A number of questions about New Japan Pro Wrestling have circulated and as they are asked, we will do our utmost to answer them in the best way possible. Fans of the promotion are all too familiar with the talent, the promotion’s content, and the history and lineage that is tied to the company. However, for those that are just beginning their journey into the world of NJPW, they ask an array of different questions, and answering them may help navigate them through that world. We will tackle a few burning questions to help readers achieve some clarity. Here is Big Tall Japan’s NJPW mailbag of questions.
What is New Japan Pro Wrestling?
New Japan Pro Wrestling, or NJPW, is a Japan-based wrestling promotion with one of the largest popular followings in the sport today. It was originally founded in 1972 by legendary wrestler and WWE Hall of Famer Antonio Inoki. After 23 years of ownership, Inoki sold that majority ownership to videogame development company Yuke, who resold the company in 2012. The current majority owners are Bushiroad, who hold an 85 % ownership stake, while the remaining minority shares are owned by TV Asahi and Amuse Inc. While the company has seen a rise in popularity over the last decade, there were some lean years before that. Its growth has seen a similar growth in championships, divisions, and tournaments held in both Japan and the United States. It reportedly did over 4.9 billion yen in revenues in 2018 alone. The numbers are staggering, and suggest its financial growth matches the growth in popularity of its talent.
NJPW has had partnerships with promotions such as the National Wrestling Alliance, TNA’s Impact Wrestling, and most recently Ring of Honor. Its vital domestic growth is no less important than growth internationally, and their talent is being seen abroad which helps elevate the company’s overall exposure. A commonly used term when discussing NJPW is ‘gaijin,’ which means someone not from Japan. This is used to refer to talent from the US, UK, Australia and elsewhere. Currently the biggest star among NJPW’s gaijin contingent is the recently dethroned IWGP Heavyweight champion Kenny Omega, who is from Canada.
Where can I watch New Japan Pro Wrestling?
For those that can’t attend the events that are held all over Japan, or the handful of events they present in North America on their own or in partnership with Ring of Honor, there are a number of legitimate streaming options available. One online streaming provider would be the FITE Network. This streaming service can be used to watch Wrestle Kingdom, New Japan Pro Wrestling’s biggest event every year, for a one-time fee. FITE has a downloadable application available on iTunes or the Google Play store, as well as on Amazon Fire devices.
Another option is AXS TV, a cable station in the United States. AXS TV is owned by Dallas Mavericks owner Mark Cuban. The station is only available in the U.S., however, and even the limited streaming offered on its website is exclusive to American customers. NJPW on AXS is also replayed on the Fight Network in Canada, but episodes typically air on that cable station a year after their initial U. S. airing.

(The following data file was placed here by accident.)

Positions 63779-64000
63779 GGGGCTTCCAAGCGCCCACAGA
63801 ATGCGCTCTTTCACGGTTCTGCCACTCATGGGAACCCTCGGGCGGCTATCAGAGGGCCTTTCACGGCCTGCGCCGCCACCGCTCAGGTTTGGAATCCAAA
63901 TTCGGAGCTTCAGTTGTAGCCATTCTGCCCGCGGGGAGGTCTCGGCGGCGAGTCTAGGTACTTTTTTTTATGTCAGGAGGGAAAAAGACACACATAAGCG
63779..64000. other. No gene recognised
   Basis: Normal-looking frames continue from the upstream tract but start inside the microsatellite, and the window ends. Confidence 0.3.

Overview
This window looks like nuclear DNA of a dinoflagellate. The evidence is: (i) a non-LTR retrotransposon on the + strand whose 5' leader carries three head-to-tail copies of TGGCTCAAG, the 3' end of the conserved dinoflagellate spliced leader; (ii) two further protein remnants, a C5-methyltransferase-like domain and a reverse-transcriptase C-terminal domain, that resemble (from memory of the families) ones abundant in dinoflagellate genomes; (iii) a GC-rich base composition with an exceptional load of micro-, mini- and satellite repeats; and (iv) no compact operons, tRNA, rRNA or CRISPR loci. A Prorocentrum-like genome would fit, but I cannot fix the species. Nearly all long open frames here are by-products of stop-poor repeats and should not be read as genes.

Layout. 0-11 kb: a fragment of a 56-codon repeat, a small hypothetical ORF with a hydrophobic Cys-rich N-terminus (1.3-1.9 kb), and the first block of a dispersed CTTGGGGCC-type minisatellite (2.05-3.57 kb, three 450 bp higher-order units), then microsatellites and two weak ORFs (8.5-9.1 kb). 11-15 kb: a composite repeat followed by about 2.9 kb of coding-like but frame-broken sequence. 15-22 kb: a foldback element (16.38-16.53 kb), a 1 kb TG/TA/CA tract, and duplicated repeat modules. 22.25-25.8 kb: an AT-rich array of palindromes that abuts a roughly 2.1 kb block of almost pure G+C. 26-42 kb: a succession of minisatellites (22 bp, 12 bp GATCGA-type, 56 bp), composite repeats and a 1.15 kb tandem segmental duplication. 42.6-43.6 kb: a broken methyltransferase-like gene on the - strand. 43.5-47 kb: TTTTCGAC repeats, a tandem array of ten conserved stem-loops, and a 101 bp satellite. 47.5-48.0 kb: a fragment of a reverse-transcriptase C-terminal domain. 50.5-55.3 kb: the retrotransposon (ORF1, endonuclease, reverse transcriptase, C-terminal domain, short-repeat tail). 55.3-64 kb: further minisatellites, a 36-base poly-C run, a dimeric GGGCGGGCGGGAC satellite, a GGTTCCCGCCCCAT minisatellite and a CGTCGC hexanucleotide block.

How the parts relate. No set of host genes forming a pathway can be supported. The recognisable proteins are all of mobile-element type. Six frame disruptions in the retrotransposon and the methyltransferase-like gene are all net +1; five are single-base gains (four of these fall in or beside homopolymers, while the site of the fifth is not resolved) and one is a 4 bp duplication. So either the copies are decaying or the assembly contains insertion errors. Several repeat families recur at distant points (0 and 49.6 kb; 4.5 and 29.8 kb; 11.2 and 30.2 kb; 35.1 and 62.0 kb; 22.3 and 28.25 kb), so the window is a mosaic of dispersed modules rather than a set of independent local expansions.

A more universal way to access NJPW would be through YouTube. While it is normally free, it does come with advertisements that may impede your viewing pleasure. Full events are not on YouTube, but this is a good avenue for seeking out highlights or selected matches from the past.
But the fourth, and best, way to access NJPW content is through its NJPW World streaming service. For a monthly fee, viewers have access to an enormous archive of past content, as well as every event live, with commentary both in Japanese and English. It too can be accessed through various devices, and makes for an enjoyable New Japan Pro Wrestling viewing experience. These options are the most reliable and legitimate options available, and readers are encouraged to explore them to gain exposure to the past and present of the promotion.
What can fans anticipate for New Japan Pro Wrestling in 2019?
Fans can anticipate continued growth, if 2018 is any indication. The company’s desire to give fans in the United States greater access to its product appears paramount. With more tours, better established relationships with venues, and burgeoning partnerships with US-based companies, they clearly see that that they can and will succeed with their current business model. Having the likes of Kenny Omega, a Canadian that is also conquering the U.S market, has allowed for additional growth in more than one market.
Given the extensive success of talent such as Hiroshi Tanahashi, Kazuchika Okada and Minoru Suzuki, the company is primed to heighten awareness of their stars and weave them into the fabric of wrestling fan culture all over the world. Coupled with the inclusion of rising gaijin stars such as Juice Robinson, Jay White and Will Ospreay, the company is sure to provide is something for all fans to watch and enjoy. As mentioned above, touring different countries such as Australia, which also has a growing pool of young up and coming stars, shows how the company continues to think globally. They have also opened up training dojos in cities such as Los Angeles, bringing the strong style mindset overseas.
As a wrestling enthusiast for over 30 years, my fondness for professional wrestling explores the irrational in a rational way. I will explore the details inside and outside the ring and hopefully have a laugh with you in the process. I've had the fortune to interview wrestlers from Lucha Underground, TNA, Ring of Honor, GFW, and former WWE talent as well. Feel free to follow me on Twitter and Instagram and feel free to visit my website Pro Wrestling Post.